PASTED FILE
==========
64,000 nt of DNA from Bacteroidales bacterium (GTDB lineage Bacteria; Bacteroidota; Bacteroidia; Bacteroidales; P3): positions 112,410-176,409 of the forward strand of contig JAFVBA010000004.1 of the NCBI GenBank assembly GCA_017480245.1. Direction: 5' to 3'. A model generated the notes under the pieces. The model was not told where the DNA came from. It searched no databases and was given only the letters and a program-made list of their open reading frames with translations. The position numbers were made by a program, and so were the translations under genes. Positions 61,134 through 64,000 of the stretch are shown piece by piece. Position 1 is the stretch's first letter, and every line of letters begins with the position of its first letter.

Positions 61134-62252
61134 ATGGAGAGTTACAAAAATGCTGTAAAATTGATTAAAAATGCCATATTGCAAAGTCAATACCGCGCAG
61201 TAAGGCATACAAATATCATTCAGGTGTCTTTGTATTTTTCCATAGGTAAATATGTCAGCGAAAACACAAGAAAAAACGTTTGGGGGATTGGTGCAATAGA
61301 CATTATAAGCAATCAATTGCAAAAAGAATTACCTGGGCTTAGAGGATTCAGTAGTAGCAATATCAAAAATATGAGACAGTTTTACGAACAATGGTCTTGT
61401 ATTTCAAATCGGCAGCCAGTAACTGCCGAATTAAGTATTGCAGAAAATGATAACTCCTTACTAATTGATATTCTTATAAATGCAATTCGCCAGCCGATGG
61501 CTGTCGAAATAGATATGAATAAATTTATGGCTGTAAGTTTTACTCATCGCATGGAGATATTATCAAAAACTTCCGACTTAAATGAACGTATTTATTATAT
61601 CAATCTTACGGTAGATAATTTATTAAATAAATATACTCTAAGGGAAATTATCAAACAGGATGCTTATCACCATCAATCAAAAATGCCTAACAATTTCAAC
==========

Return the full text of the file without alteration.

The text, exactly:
64,000 nt of DNA from Bacteroidales bacterium (GTDB lineage Bacteria; Bacteroidota; Bacteroidia; Bacteroidales; P3): positions 112,410-176,409 of the forward strand of contig JAFVBA010000004.1 of the NCBI GenBank assembly GCA_017480245.1. Direction: 5' to 3'. A model generated the notes under the pieces. The model was not told where the DNA came from. It searched no databases and was given only the letters and a program-made list of their open reading frames with translations. The position numbers were made by a program, and so were the translations under genes. Positions 61,134 through 64,000 of the stretch are shown piece by piece. Position 1 is the stretch's first letter, and every line of letters begins with the position of its first letter.

Positions 61134-62252
61134 ATGGAGAGTTACAAAAATGCTGTAAAATTGATTAAAAATGCCATATTGCAAAGTCAATACCGCGCAG
61201 TAAGGCATACAAATATCATTCAGGTGTCTTTGTATTTTTCCATAGGTAAATATGTCAGCGAAAACACAAGAAAAAACGTTTGGGGGATTGGTGCAATAGA
61301 CATTATAAGCAATCAATTGCAAAAAGAATTACCTGGGCTTAGAGGATTCAGTAGTAGCAATATCAAAAATATGAGACAGTTTTACGAACAATGGTCTTGT
61401 ATTTCAAATCGGCAGCCAGTAACTGCCGAATTAAGTATTGCAGAAAATGATAACTCCTTACTAATTGATATTCTTATAAATGCAATTCGCCAGCCGATGG
61501 CTGTCGAAATAGATATGAATAAATTTATGGCTGTAAGTTTTACTCATCGCATGGAGATATTATCAAAAACTTCCGACTTAAATGAACGTATTTATTATAT
61601 CAATCTTACGGTAGATAATTTATTAAATAAATATACTCTAAGGGAAATTATCAAACAGGATGCTTATCACCATCAATCAAAAATGCCTAACAATTTCAAC